Routine Services That Boost Performance

Some of the littlest things can make the biggest difference in life--especially when talking about vehicle maintenance.

Here’s some simple suggestions for wringing every drop of gas out of your vehicle and every mile out of the engine.

Replace worn spark plugs

Spark plugs ignite the mixture of fuel and air in the engine’s cylinders. The role played by these finger-length devices can’t be overstated. That said, spark plugs all too easily become an afterthought.

The life of a spark plug can be anywhere from 30,000 to 100,000 miles, though they can wear out before that time. A 100,000 mile spark plug with 95,000 miles of service can be 95 percent worn. Check with your service guide or a trusted advisor for when your spark plugs need to be replaced.

Replace old filters

ASE recommends changing oil filters every time you change your vehicle oil.  Contaminants can collect in the filter, cause erosion and shorten engine life span.

 “Simply put, dirty filters will cost you money,” said Jennifer Holland, marketing manager for the National Institute for Automotive Service Excellence.

As is often the case with vehicle components, how and where you drive plays a role in a filter’s lifespan.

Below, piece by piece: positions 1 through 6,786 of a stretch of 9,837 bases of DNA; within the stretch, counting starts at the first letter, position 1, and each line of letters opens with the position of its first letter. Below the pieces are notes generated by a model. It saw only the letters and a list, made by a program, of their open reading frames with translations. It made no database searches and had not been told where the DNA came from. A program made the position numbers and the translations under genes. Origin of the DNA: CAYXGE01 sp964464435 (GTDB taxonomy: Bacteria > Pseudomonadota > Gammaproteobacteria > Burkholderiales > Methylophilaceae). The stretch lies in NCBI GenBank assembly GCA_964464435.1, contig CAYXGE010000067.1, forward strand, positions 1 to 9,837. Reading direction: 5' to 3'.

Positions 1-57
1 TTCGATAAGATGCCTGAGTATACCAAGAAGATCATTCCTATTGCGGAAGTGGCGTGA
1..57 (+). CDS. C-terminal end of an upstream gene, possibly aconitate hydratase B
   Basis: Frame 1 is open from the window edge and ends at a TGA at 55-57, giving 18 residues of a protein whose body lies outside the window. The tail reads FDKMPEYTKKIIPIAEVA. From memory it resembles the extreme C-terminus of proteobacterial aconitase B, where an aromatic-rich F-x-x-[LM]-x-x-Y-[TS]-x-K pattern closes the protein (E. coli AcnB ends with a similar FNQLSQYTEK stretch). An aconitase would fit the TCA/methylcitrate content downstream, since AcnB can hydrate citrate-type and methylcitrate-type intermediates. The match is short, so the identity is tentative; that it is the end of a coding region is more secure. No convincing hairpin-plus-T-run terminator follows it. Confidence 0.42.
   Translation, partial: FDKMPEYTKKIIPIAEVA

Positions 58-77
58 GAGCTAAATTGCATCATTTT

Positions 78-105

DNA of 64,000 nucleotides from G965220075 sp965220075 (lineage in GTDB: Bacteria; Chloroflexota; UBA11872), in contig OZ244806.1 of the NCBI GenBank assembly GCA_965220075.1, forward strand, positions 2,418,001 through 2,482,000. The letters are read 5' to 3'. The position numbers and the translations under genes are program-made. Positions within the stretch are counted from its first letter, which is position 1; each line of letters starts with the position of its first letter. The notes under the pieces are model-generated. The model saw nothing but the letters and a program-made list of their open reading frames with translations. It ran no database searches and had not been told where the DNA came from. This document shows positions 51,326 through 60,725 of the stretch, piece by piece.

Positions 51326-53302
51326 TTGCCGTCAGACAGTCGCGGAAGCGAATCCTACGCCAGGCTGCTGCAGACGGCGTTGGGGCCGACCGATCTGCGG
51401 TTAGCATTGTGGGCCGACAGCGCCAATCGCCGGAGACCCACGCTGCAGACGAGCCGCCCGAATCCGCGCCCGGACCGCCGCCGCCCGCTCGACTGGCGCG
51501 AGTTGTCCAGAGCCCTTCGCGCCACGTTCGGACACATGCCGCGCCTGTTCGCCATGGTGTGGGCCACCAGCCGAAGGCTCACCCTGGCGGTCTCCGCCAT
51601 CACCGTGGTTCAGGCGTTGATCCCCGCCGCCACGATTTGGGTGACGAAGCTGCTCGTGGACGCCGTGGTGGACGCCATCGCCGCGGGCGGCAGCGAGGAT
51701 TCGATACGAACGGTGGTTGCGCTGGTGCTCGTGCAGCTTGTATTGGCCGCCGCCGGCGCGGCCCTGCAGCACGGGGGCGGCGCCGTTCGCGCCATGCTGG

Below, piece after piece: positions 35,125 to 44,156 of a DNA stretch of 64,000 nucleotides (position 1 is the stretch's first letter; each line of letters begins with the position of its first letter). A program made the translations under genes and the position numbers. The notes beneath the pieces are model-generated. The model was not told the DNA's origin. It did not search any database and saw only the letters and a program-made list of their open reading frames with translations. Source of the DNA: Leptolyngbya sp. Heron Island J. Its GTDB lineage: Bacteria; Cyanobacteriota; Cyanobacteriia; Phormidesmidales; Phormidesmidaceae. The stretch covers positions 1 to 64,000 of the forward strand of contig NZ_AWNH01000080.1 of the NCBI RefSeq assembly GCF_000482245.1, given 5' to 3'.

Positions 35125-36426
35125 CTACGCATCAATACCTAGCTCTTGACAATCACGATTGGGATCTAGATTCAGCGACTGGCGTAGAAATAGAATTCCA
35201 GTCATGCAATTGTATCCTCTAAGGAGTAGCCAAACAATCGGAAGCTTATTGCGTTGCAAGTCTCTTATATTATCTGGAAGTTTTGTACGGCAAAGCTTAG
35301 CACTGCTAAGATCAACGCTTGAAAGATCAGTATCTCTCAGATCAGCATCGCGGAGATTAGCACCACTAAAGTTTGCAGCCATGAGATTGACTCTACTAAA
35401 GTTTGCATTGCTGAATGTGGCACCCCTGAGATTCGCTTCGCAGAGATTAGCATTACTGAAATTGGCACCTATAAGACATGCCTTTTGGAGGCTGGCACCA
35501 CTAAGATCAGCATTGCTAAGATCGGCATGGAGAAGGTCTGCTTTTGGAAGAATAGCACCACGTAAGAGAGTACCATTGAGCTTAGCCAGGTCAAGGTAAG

“Low speed, bumper-to-bumper traffic is the hardest on your car,” Holland said. “Frequency of replacement often depends on where you live.”

Someone constantly navigating around dirt roads in a rural community might need to replace their filters more frequently. High pollen counts in springtime also clog the engine filters.

ASE’s list of filter recommendations include:

Oil filter. A new filter efficiently removes microscopic particles that cause engine wear and tear. Dirty filters can contribute to abrasion. Replace it every time you change your engine oil.

Fuel filter. Contaminants in gas—rust, dirt, tank chip—damage fuel injectors and the fuel pump. Your fuel economy may drop because contaminants also prevent fuel from burning efficiently. Inspect the fuel filter frequently if you live in rural areas or drive along dusty roads.

Engine air filter. Like the fuel filter, a dirty air filter contaminates the engine compartment and lowers fuel economy. Inspect it in early springtime before pollen strikes.

“Just taking your car for an oil change is not enough to keep your car healthy,” Molla said. “All the filters in your vehicle contribute to its operating performance and your driving enjoyment. Check your owner’s manual for recommendations on filter replacement intervals.”

Keep Air in the Tires

Friction and air leaks pose dual threats to tires.

Tires constantly change shape as they connect with the road – especially if they are underinflated. Friction increases as more of the tire makes contact with the road surface.

All tires slowly lose air pressure over time and day after day rolling on pavement eventually withers the tread.

“The less [energy] that goes to friction, the more that the gasoline goes to moving the car down the road,” said Dr. David Greene of the National Center for Transportation Research, a federal agency operating out of the Oak Ridge National Laboratory.